New Cruise Line Industry Developments
Now that cruise lines have gotten millions hooked on the pleasures of cruising, they’re looking for ways to hook millions more. According to Art Rodney, president of Disney Cruise Lines, over 90 percent of Americans who can afford to take a cruise have not.
Thus, many of the latest developments in the cruise industry have come about as a result of efforts to lure first-timers on board.
Cruise lines are finding that for many potential cruisers, shipboard pampering is not enough. Many people also want to spend their vacations experiencing foreign cultures or learning new hobbies. To appeal to these people, cruise lines are adding special-interest cruises to their repertoires, focusing on everything from gardening to jazz to oil painting. Silversea launched a program that offers passengers an opportunity to learn more about geography, culture, oceanography, photography, and nature from National Geographic Society photographers and journalists. In addition to onboard lectures, there are also shore excursions hosted by National Geographic experts. In this day and age there’s a major focus on destinations. Cruises to Europe, the Amazon, Africa, and Asia have grown in popularity.
Along with the boom of the cruise industry there have been a number of company shake-ups, mergers, and rising competition. As with any maturing and expanding business market, larger cruise lines have swallowed up smaller companies in a number of cases. Small companies become medium sized. Medium sized companies become mega-companies!
Every year the world’s cruise lines launch new ships (big and small, refurbished, new builds!). Here is a great list of new cruise ships launched by year. Bottom line: The industry shows no signs of slowing and we should see a steady introduction of new cruise ships over the next five years.
Another recent development in the cruise industry has been the divergence between companies building larger and larger ships versus those catering to customers who want a more intimate experience. Companies like Royal Caribbean have been busy building “megaliners” capable of carrying up to 3,000 passengers. These vessels continue to add more and more amenities, such as virtual reality gaming rooms, ice-skating rinks, and multi-story shopping centers, as well as special services, including bookings of onboard wedding ceremonies. Disney has as ship with a waterslide running around the ship – very cool!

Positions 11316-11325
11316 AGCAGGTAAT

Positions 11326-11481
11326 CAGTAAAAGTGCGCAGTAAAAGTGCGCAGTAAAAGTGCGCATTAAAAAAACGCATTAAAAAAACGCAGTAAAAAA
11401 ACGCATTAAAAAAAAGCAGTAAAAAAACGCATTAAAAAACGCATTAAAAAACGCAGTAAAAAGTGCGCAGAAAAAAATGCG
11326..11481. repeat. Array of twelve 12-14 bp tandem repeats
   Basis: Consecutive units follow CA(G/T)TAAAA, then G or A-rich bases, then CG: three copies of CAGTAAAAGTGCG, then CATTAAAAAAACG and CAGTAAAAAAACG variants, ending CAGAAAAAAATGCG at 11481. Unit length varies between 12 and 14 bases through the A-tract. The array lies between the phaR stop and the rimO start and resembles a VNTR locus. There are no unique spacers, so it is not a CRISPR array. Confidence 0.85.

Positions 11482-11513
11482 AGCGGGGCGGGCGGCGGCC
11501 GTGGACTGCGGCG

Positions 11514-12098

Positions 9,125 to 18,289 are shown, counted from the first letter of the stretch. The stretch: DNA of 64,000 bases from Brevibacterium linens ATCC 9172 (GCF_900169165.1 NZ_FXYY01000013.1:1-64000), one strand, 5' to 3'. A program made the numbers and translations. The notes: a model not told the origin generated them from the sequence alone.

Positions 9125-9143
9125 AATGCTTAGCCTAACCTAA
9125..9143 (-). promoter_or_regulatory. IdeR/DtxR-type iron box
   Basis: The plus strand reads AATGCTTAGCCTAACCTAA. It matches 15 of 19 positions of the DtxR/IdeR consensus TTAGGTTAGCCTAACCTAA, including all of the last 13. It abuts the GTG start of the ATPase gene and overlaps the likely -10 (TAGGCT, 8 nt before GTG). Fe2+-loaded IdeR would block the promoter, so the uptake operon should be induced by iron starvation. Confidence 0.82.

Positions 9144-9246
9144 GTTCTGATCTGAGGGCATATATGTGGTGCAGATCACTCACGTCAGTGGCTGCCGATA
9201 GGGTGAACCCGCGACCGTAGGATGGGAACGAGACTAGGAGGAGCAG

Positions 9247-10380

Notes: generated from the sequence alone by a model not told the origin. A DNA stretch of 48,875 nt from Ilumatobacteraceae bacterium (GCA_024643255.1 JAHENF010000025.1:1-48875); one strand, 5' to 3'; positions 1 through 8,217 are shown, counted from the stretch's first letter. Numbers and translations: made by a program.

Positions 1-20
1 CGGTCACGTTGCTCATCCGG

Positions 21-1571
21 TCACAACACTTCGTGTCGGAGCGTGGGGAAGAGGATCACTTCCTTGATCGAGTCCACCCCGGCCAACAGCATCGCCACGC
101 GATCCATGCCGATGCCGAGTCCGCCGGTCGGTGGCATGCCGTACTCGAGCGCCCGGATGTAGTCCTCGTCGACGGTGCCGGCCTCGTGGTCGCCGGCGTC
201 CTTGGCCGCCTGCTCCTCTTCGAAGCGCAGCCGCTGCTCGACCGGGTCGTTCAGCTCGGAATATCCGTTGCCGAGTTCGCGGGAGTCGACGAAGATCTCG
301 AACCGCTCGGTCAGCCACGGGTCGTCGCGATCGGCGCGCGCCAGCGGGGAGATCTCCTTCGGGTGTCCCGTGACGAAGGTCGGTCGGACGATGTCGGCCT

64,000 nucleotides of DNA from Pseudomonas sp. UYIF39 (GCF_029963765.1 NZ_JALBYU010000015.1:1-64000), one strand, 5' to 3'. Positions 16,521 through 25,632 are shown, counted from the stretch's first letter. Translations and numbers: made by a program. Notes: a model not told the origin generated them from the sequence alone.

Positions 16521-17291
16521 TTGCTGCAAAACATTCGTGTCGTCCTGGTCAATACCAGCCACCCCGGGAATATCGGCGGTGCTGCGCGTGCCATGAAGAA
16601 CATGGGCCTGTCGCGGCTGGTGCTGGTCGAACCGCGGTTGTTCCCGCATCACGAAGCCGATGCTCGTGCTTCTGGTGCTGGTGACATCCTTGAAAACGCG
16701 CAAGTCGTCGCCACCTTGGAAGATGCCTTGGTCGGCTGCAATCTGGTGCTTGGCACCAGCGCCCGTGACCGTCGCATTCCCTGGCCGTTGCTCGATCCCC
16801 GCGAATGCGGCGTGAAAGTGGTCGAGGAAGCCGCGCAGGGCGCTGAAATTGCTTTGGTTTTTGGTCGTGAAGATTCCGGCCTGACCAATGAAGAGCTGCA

For a growing number of people, however, sailing on huge ships where it’s possible to spend an entire day without even seeing the ocean, and where thousands of passengers pass by in a blur, is not the kind of experience they are seeking. This fact has created a growing market for smaller cruise lines that operate everything from 200-passenger cruise ships to yachts and sailboats that carry only 10 to 30 travelers at a time. Companies like Seabourn Cruise Line operate small luxury vessels that sail to exotic locations such as Asia and South America.
Seabourn in particular has been praised as a company that offers a more intimate experience, while at the same time providing all the luxury of a large ship. Windstar Cruises is well known for its romantic, five-masted sailing vessels that carry 200 to 300 passengers. Even more adventurous souls are booking trips on tiny yachts. Some companies, such as Maine Windjammer Cruises, even allow passengers to try their hand at sailing and offer classes in basic seamanship. While it can be more difficult to find work with a smaller vessel, for some it is worth the extra effort to be able to work in an atmosphere that is more intimate and personable.
The tremendous growth in the cruise industry is opening up jobs in both large and small companies. In the last five years thousands of new cruise industry jobs have been added. So, with the economy recovering, there has never been a better time to be looking for a job. We recommend that you read through the free resources we provide on JobMonkey.